Novel Deep Learning Architecture Addresses Small Dataset Problem

Labelling tasks for Machine Learning, such as ECG arrhythmia classification or detection of pneumonia from X-ray Images, require expert annotations, however, these experts do not have the bandwidth to label thousands of samples. This results in the generation of small datasets when compared to other fields, which creates a major challenge for AI in Medicine leading to issues with cross-patient generalization. Laussen Labs members, MASc candidate Dmitrii Shubin; Danny Eytan, MD, Ph.D.; Sebastian D. Goodfellow, Ph.D., have developed a novel Deep Learning model architecture called Variance-Aware Training (VAT), which was designed to address the issue of small labelled datasets. 

We hypothesized that if the annotated dataset has enough morphological diversity to capture the variety within the general population, which is common in medical imaging for example due to similarities of tissue types, the variance error of the trained model would be the dominant component of the Bias-Variance Trade-off. The VAT method exploits this property of the labelled dataset by introducing the variance error into the model loss function, i.e., explicitly minimizing the variance error. 

Our method was able to match or improve the state-of-the-art performance of self-supervised methods while achieving an order of magnitude reduction in the GPU training time. We validated VAT on three medical imaging datasets from diverse domains and various learning objectives. These included a Magnetic Resonance Imaging (MRI) dataset for the heart semantic segmentation, fundus photography dataset for ordinary regression of diabetic retinopathy progression, and classification of histopathologic scans of lymph node sections.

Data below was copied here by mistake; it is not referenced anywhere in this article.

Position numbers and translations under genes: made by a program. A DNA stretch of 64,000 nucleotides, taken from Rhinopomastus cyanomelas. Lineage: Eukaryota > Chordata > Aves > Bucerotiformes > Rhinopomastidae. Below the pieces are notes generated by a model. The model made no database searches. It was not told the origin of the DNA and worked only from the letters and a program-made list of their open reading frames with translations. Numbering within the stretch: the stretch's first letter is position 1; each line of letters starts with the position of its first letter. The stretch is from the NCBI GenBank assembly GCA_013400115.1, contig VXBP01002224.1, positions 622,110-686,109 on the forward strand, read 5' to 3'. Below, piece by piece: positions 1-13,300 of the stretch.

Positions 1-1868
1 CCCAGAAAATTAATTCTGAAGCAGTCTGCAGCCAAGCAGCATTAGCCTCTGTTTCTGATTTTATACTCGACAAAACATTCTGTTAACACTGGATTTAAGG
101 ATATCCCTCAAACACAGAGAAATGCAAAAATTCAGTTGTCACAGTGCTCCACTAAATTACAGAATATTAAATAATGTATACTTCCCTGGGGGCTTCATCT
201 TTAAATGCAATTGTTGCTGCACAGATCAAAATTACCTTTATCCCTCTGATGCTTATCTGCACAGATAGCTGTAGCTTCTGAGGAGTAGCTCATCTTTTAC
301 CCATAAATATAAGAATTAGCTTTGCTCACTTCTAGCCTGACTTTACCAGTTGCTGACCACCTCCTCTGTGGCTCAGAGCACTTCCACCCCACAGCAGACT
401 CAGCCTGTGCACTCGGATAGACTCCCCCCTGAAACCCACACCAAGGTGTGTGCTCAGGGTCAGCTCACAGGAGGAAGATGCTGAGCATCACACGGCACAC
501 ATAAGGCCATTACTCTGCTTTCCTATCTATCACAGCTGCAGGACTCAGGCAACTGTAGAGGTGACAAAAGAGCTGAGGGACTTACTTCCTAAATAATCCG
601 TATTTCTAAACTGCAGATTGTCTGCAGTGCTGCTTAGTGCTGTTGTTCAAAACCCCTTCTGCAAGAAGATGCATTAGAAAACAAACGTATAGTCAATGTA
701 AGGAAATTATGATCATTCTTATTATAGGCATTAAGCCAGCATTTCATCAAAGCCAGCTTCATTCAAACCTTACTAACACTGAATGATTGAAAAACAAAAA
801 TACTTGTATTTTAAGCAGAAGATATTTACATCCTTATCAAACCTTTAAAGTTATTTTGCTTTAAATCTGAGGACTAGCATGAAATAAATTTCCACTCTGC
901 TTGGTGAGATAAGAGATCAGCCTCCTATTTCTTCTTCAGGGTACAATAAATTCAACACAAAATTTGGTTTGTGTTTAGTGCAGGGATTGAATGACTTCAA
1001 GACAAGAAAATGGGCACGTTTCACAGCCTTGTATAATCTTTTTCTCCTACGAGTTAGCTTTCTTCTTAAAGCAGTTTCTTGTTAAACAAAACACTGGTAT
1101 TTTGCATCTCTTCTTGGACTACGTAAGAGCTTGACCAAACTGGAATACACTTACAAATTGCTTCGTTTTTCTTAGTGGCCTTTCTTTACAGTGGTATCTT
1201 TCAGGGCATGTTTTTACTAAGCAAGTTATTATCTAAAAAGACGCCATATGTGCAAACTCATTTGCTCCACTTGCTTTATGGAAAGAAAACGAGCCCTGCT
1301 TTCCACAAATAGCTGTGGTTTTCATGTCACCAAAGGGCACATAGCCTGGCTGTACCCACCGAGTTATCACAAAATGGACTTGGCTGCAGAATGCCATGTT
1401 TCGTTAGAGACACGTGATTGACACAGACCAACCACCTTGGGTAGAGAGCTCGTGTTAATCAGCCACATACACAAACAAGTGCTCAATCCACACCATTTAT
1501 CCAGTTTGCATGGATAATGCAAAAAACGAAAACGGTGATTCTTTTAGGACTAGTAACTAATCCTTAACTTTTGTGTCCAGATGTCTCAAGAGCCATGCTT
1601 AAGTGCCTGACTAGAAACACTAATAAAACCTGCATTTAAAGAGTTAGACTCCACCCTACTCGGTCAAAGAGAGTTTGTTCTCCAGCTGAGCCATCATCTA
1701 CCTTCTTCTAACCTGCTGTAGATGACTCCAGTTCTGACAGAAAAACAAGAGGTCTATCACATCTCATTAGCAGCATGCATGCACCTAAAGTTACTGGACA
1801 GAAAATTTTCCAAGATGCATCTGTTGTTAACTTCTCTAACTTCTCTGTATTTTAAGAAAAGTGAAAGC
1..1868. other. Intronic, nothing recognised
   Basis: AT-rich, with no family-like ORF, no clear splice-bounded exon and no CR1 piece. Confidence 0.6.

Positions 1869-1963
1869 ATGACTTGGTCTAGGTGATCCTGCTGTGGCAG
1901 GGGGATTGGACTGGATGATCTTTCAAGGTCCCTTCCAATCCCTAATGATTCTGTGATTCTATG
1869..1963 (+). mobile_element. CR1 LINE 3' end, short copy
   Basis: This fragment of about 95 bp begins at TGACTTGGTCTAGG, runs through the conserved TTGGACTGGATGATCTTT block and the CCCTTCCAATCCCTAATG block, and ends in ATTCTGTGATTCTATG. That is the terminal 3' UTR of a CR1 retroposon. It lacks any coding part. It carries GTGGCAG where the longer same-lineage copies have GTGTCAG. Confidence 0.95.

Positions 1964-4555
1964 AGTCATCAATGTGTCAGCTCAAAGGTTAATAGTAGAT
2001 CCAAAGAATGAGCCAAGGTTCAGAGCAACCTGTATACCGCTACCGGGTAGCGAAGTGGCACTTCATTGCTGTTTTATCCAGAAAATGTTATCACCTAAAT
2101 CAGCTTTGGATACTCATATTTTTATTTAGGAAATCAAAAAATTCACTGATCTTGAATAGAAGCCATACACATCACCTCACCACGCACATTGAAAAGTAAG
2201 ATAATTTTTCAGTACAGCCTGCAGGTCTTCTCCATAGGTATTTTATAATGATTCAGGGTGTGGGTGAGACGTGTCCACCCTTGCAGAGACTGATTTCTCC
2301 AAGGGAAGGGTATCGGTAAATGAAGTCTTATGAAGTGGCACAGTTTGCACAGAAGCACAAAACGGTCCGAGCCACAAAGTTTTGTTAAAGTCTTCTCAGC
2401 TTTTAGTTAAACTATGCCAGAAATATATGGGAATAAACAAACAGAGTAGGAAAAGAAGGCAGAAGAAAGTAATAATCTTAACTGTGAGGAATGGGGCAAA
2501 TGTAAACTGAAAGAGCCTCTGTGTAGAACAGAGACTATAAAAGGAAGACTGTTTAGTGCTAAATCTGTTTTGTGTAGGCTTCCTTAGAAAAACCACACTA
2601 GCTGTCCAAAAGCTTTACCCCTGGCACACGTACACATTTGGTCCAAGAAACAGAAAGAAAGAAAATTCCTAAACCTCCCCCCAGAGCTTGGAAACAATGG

We are currently using VAT for the development of a model for real-time detection of heart arrhythmias, such as Junctional Ectopic Tachycardia, in critically ill children at SickKids. Preliminary results show a substantial boost of the model performance when compared to state-of-the-art baselines.

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Generic structure of Variance-Aware Training framework. MLP (4) is tasked to classify if 2 images are part of the same subset (training or pre-training). Due to incorporated Reversed Gradient Layers (RGL), all gradients that lead to distinguishing subsets will be reversed, which leads to forgetting subset-specific information, i.e. explicit minimization of the model variance. After training, only the main network (1) will be used for inference.